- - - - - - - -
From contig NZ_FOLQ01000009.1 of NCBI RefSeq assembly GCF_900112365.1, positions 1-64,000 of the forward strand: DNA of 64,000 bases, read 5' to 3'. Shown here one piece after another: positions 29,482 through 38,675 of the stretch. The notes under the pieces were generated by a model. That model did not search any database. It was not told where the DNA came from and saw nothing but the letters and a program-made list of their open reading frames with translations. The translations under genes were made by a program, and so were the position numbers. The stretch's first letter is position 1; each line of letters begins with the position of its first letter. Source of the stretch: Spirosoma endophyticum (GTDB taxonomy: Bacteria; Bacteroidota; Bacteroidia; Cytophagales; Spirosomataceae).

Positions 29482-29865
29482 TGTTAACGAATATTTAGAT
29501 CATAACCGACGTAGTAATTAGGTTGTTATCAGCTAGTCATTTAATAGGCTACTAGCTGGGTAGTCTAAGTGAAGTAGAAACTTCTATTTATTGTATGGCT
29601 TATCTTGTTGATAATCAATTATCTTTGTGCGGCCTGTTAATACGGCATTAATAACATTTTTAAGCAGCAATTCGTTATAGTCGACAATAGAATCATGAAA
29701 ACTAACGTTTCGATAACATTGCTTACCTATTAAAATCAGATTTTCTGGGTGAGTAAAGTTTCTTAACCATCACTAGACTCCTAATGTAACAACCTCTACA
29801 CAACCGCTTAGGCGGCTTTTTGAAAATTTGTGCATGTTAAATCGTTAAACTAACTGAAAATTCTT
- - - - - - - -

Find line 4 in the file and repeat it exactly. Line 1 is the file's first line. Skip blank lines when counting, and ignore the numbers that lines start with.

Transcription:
29501 CATAACCGACGTAGTAATTAGGTTGTTATCAGCTAGTCATTTAATAGGCTACTAGCTGGGTAGTCTAAGTGAAGTAGAAACTTCTATTTATTGTATGGCT